© Cape Times Friday 20th May 2016
The older I get, the more I find myself becoming like my mother. I say the same things, my hair looks like hers and I am showing a worrying tendency to shop for comfortable clothes and shoes – flatties and elasticated waists are now order of the day. So I don’t think that the word ‘cool’ really applies to me anymore – indeed, I’m not sure if it ever did. My only redeeming feature is that I really like cool wines – not necessarily those made by hip and trendy young things with beards in which you could lose a badger (although many such are quite fabulous), but wines made in the cooler regions of this country, promoting elegance and delicacy above power and punch.
Grapes take longer to ripen in cooler climates, allowing the flavours to develop slowly and fully. These wines often have lower alcohol levels as well as higher natural acidity – something to be valued in a country where adding acidity is the norm in most regions. In recent years, Elgin has made being cool part of their USP and The Elgin Cool Country Festival showcased this a couple of weeks ago, with farms opening their doors to visitors and laying on a combination of tastings, events, food stalls and live music for their enjoyment. Elgin is fairly compact and easy to drive around and with most farms being family-friendly, it was a good day out for all.
I wanted to try and taste grapes which do best in cooler climates – things such as Sauvignon, Riesling and Chardonnay for the whites and Pinot Noir for the reds. Although Elgin is mostly associated with Sauvignon, many people feel that it is Chardonnay which is going to be the top performer from this region. One of those is Joris van Almenkerk and he had 5 vintages of his Almenkerk Chardonnay open for a vertical tasting during the weekend. Over the years, he has reduced the oak influence and moved to wild yeast fermentation creating a rich, but elegant wine which has great ageing potential – something often the case in cool-climate wines. The 2014 is current vintage – drink now or keep for a further 8-10 years.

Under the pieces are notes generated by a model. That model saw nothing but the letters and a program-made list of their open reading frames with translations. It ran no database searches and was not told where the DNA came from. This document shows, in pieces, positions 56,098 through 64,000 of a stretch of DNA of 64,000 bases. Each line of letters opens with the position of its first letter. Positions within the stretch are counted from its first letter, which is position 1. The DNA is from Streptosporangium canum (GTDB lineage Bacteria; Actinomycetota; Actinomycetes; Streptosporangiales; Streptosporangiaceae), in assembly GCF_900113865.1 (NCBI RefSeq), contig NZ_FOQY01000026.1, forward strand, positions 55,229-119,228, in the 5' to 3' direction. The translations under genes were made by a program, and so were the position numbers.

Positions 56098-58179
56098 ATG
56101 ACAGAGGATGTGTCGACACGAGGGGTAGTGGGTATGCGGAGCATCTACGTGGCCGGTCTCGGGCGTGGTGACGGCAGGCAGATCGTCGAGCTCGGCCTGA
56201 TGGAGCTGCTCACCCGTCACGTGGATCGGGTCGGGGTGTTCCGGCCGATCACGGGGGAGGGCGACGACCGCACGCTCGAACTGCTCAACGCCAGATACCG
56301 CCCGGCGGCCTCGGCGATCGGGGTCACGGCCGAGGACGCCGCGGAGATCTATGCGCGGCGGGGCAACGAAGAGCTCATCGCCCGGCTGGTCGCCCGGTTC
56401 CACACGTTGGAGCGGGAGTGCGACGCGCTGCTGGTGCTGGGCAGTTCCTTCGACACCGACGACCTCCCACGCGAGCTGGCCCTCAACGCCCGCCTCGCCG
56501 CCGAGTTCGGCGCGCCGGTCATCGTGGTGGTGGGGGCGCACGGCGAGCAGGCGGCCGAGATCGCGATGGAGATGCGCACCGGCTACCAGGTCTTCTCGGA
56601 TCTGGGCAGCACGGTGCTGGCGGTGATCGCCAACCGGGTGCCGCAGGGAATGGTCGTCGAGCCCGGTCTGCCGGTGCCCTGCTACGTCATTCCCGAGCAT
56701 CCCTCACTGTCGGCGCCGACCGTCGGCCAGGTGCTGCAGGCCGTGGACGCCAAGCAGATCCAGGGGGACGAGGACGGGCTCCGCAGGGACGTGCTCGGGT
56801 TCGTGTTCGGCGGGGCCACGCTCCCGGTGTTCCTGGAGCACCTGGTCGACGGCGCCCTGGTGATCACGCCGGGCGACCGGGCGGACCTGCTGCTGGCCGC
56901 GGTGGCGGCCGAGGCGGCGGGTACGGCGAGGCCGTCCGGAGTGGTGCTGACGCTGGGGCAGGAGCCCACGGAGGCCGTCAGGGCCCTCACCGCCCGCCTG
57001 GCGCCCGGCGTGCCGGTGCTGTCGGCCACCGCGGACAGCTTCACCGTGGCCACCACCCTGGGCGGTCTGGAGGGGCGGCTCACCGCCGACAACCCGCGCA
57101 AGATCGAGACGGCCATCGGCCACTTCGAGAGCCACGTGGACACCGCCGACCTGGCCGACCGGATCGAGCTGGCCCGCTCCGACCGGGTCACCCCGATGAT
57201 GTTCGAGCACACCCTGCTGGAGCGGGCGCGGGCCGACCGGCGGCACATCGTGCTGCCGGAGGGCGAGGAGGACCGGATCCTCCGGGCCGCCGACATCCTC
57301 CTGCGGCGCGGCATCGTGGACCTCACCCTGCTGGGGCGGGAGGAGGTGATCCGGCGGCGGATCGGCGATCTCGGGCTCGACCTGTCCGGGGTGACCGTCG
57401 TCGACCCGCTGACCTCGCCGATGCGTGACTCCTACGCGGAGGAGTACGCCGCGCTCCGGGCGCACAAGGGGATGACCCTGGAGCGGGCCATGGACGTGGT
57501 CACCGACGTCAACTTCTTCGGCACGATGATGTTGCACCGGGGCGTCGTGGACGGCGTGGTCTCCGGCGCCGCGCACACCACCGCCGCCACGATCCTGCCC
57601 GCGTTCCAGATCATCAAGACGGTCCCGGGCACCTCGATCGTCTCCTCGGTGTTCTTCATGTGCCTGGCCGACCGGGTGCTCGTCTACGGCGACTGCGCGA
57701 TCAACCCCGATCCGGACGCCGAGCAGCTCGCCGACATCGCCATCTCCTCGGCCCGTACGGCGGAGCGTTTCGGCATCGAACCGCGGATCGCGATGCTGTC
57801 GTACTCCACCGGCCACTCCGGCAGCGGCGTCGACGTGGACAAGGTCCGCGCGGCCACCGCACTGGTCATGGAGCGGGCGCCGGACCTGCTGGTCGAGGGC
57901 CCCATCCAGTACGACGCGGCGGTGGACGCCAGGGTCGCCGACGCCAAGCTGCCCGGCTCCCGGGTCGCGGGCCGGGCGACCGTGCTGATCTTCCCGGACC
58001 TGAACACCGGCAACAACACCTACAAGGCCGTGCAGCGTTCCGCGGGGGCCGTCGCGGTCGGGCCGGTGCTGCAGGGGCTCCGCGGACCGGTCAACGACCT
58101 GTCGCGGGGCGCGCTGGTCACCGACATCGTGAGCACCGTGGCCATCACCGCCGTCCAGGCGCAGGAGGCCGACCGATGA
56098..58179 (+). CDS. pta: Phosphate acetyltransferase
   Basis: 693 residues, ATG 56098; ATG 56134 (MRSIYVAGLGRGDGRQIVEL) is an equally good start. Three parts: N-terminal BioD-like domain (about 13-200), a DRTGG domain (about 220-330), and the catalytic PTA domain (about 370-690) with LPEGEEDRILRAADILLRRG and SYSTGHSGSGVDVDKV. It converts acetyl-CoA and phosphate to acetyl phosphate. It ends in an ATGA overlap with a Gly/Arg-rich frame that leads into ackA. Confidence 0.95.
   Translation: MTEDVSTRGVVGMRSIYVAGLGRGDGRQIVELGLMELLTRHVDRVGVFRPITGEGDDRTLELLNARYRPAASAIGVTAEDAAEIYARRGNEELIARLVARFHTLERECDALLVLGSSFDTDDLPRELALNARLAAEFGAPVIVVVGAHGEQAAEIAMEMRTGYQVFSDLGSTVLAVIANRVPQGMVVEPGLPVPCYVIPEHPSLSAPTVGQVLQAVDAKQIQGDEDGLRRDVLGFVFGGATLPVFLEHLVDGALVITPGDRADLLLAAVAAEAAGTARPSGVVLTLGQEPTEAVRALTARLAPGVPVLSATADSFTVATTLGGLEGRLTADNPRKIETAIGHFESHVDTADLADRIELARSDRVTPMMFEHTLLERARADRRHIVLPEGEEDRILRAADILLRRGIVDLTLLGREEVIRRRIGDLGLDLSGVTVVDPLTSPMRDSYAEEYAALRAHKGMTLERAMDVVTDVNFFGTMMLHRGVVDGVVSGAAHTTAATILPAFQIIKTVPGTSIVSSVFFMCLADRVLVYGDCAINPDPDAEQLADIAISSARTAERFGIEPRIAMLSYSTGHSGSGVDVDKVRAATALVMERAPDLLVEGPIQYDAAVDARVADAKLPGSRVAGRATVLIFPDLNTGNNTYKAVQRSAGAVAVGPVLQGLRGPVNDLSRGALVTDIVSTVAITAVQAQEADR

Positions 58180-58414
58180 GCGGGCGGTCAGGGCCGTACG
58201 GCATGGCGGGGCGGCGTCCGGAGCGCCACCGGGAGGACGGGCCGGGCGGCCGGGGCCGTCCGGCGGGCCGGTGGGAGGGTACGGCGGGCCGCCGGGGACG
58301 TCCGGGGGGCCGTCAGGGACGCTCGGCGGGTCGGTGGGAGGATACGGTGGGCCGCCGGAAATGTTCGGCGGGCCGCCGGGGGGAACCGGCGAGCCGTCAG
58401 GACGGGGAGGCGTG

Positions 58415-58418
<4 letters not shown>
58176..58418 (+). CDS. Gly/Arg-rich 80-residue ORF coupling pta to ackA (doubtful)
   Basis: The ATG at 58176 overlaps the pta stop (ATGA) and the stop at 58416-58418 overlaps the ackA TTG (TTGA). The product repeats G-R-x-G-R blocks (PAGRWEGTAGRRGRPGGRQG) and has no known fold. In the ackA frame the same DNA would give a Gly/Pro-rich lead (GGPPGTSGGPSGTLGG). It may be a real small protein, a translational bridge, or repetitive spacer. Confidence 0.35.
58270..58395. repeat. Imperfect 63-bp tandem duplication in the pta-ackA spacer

Apart from making his own wines, Joris is one of the band of superstar winemakers who create the wines for Elgin Vintners. This brand contracts out winemaking to people such as Kevin Grant, Niels Verburg and Joris, utilising their individual talents to great advantage. Joris made one of the wines I most enjoyed this weekend, the Elgin Vintners Century white blend, which takes Sauvignon to another level of complexity and interest by combining it with 40% Semillon. The 2013 (which is the current release) is in exceptional nick – crisp and lively without being aggressive or overtly green. We need to drink older white wines……
One variety which certainly ages well is Riesling, and arguably the country’s finest examples come from the steep slopes of Elgin hills. A new one to me was the Stone and Steel Riesling 2015 from Oak Valley Wines which really epitomises everything great about this variety. Riesling has such high natural acidity, it needs either a long time for it to soften (as happens in Australian Rieslings) or a gentle tweak of sweetness to take the edge off it. This is what’s happened here, making the wine a little rounder and fatter whilst still retaining all the crispness and freshness you could want. At the farm’s Pool Room restaurant, Chef Gordon Manuel makes a mean pulled pork sandwich from Oak Valley’s own acorn-fed pigs and this was the perfect match for the rich meat.
On this occasion, I didn’t manage to taste the wines from one of my favourite Elgin winemakers, the always fabulous Catherine Marshall. But I did manage to taste her Clay Shales Pinot Noir a few weeks previously when it was matched by Aubergine’s sommelier Pawel Wagner to a sublime broccoli and mushroom creation. A cool combo from a cool lady – perhaps this is a lesson to me to drink more Pinot, stop the slide into old age and try and keep up with the cool kids from Elgin.